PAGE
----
Oct 15, 2008

Dominion Post Editorial On Student Allowances

We noted yesterday that the University Vice-Chancellors had been quick to react on the latest Government bribe to students. We were pleased also to see business support for the Vice-Chancellors' positions. But today's hard hitting Dominion Post Editorial was more pleasing still. We quote selectively

It was almost inevitable that Labour would come up with another student bribe before the election, The Dominion Post says.

those who stand to benefit financially from the proposal should do what the Government has not done - ask themselves whether this is the best use to which increased funding for the tertiary education sector can be put.
According to Victoria University Vice-Chancellor Pat Walsh, New Zealand universities are now $230 million a year worse off in real terms than they were in the early 1990s. That's $230 million they do not have to attract and retain high-quality staff, fund research and maintain and improve facilities.
Professor Walsh and his counterparts around the country are careful to talk only about future risks to the quality of education when they address funding issues. "If the pendulum between quality and affordability swings too far toward affordability, students will be able to afford to come to university but the quality of the education they receive will be compromised," he wrote in The Dominion Post last month. But those operating within the sector make no secret of the fact that the quality of education on offer at our universities has already been significantly eroded by the economies forced on universities by successive governments.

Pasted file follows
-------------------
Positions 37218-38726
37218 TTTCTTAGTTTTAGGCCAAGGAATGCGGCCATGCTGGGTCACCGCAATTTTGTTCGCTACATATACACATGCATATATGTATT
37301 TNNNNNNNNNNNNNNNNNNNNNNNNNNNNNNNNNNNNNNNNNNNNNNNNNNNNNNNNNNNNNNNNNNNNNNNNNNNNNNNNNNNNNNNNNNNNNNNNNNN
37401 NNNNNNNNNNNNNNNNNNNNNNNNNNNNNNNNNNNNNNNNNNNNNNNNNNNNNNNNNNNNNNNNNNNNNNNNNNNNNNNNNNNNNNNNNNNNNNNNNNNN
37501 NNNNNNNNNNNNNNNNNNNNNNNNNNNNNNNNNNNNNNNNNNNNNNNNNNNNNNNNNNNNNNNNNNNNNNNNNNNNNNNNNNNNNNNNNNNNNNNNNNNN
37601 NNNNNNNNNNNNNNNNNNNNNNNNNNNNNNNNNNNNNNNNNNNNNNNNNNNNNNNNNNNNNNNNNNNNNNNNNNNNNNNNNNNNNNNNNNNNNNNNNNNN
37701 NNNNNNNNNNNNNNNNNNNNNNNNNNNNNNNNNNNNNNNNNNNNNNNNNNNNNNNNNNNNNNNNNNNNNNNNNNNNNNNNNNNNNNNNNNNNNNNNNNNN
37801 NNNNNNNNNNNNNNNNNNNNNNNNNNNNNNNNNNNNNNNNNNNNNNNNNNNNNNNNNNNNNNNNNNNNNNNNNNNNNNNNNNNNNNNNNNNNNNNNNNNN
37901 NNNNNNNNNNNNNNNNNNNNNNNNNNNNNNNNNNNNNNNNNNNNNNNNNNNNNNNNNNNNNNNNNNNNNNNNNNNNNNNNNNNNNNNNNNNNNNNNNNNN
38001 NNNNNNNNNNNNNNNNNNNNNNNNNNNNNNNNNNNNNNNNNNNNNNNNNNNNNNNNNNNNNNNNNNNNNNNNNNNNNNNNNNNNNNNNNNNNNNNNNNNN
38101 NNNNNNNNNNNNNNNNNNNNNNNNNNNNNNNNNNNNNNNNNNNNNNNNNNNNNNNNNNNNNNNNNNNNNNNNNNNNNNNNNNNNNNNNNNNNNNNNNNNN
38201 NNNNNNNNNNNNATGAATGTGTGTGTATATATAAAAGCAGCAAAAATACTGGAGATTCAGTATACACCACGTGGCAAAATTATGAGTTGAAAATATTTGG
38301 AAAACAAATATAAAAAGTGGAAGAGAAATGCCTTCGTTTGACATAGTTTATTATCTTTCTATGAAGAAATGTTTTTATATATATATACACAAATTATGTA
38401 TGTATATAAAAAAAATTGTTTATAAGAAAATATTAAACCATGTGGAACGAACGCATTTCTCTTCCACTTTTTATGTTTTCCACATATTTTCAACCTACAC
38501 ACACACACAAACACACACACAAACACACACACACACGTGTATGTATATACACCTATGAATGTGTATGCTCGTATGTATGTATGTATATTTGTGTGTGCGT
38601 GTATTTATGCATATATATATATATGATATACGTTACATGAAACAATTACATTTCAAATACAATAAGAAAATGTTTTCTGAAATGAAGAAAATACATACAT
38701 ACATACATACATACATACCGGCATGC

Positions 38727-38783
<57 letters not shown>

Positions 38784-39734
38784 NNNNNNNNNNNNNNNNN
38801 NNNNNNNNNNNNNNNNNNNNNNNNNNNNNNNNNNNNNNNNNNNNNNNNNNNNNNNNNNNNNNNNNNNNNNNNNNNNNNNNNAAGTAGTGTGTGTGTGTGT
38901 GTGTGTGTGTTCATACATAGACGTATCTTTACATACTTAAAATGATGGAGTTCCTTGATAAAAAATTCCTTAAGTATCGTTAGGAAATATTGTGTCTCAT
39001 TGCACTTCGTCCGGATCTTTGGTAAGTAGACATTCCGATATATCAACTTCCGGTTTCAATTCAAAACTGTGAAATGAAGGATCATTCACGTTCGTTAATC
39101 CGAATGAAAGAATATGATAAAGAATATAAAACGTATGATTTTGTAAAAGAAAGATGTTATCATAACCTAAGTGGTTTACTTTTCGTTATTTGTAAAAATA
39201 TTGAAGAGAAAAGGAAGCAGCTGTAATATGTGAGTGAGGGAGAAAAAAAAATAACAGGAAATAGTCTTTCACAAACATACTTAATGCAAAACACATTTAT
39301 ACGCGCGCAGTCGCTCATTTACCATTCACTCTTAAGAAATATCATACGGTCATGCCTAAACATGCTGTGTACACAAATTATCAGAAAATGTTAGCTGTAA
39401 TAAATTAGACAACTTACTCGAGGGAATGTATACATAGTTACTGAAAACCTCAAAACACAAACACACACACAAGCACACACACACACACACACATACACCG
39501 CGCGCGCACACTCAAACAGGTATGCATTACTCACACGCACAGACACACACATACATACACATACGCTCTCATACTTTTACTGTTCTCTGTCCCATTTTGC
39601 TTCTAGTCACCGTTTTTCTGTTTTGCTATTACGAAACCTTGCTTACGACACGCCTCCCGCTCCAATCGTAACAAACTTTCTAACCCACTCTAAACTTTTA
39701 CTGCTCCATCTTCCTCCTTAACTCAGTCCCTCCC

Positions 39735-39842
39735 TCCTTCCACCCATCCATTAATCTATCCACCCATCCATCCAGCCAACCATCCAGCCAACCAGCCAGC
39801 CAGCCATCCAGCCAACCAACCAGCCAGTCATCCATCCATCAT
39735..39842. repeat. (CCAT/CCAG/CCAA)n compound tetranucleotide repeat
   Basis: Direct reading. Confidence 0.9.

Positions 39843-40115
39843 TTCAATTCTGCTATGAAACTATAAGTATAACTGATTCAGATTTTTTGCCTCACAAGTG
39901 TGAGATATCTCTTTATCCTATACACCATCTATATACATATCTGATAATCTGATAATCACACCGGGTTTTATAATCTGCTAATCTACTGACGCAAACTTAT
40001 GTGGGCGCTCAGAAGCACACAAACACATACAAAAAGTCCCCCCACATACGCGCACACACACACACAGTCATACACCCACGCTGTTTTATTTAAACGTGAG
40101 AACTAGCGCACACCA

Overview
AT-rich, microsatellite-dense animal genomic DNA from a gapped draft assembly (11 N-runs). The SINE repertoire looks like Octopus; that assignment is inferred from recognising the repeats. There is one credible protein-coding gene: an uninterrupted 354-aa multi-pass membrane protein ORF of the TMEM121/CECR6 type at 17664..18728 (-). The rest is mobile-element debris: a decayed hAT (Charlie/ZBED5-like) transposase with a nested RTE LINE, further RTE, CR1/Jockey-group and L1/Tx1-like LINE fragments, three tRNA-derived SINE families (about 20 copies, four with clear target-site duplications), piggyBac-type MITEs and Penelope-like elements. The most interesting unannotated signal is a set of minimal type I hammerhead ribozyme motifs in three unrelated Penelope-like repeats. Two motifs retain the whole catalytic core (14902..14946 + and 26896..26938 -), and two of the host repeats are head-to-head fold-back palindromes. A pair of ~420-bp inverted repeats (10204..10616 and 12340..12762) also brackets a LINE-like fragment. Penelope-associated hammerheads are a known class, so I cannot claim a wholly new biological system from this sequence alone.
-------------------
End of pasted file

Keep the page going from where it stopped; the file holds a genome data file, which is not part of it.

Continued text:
Little wonder Professor Walsh reported that Melbourne University, which has twice the income per student of any New Zealand university, is now attracting some of this country's brightest students.

The greatest guarantee of a good income in life is a good education. Students and their parents should consider whether their priority is to emerge from university with a minimum of debt or with a degree that is internationally respected.
The Warehouse is a great place to shop for a bargain, but it isn't the place most of us would choose to shop for an education.
Not for the first time the Government has allowed short-term political considerations to outweigh the interests of those it is supposed to serve. The irony is that it is a government stacked with former university academics.

Consider how much better New Zealand would be positioned to deal with the present financial crisis if the politicans who have talked about investing in the future had actually done so rather than using the resources at their disposal to buy votes.